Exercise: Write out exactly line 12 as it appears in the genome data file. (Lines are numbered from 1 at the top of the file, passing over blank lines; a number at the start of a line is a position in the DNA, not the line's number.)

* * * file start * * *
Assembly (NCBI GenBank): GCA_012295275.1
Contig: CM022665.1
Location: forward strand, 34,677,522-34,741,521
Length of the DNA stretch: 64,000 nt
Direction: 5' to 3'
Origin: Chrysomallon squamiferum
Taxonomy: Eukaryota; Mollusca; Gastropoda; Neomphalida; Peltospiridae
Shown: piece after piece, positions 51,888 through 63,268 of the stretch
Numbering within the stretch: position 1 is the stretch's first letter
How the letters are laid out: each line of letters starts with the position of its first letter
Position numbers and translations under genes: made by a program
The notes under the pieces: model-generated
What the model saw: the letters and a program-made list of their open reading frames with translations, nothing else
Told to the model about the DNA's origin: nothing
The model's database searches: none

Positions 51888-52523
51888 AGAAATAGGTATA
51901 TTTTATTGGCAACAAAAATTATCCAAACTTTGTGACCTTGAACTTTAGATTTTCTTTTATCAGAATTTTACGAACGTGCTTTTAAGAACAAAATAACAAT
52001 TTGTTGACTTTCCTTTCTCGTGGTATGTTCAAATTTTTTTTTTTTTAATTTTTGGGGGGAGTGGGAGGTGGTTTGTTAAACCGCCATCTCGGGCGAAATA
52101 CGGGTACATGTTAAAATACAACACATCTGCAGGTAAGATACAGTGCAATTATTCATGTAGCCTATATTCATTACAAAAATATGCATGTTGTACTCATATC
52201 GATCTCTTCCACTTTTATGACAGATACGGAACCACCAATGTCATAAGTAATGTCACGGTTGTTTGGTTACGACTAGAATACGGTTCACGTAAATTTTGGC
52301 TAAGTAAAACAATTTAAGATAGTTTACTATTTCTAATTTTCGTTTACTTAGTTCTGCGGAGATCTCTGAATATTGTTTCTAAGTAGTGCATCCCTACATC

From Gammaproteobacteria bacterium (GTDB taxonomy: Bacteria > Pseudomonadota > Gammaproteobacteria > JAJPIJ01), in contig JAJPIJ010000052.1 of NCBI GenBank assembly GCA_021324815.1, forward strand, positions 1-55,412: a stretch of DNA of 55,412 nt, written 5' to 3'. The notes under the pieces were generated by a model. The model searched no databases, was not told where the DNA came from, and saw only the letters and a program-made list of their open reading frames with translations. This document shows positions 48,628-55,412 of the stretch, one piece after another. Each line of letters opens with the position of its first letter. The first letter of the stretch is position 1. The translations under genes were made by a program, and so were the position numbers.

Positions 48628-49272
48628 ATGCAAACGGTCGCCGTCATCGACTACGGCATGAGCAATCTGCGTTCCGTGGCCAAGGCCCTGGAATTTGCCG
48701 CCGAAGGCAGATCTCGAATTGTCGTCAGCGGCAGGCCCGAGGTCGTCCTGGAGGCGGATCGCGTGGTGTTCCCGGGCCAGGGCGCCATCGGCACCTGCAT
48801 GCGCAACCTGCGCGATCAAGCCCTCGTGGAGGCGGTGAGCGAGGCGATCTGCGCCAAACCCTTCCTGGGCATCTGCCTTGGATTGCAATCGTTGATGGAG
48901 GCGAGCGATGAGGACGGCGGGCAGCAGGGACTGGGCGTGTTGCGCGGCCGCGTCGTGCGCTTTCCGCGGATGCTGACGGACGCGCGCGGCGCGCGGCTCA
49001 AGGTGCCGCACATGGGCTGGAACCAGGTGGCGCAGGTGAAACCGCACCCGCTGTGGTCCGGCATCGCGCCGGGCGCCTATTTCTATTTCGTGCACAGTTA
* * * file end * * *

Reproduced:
The notes under the pieces: model-generated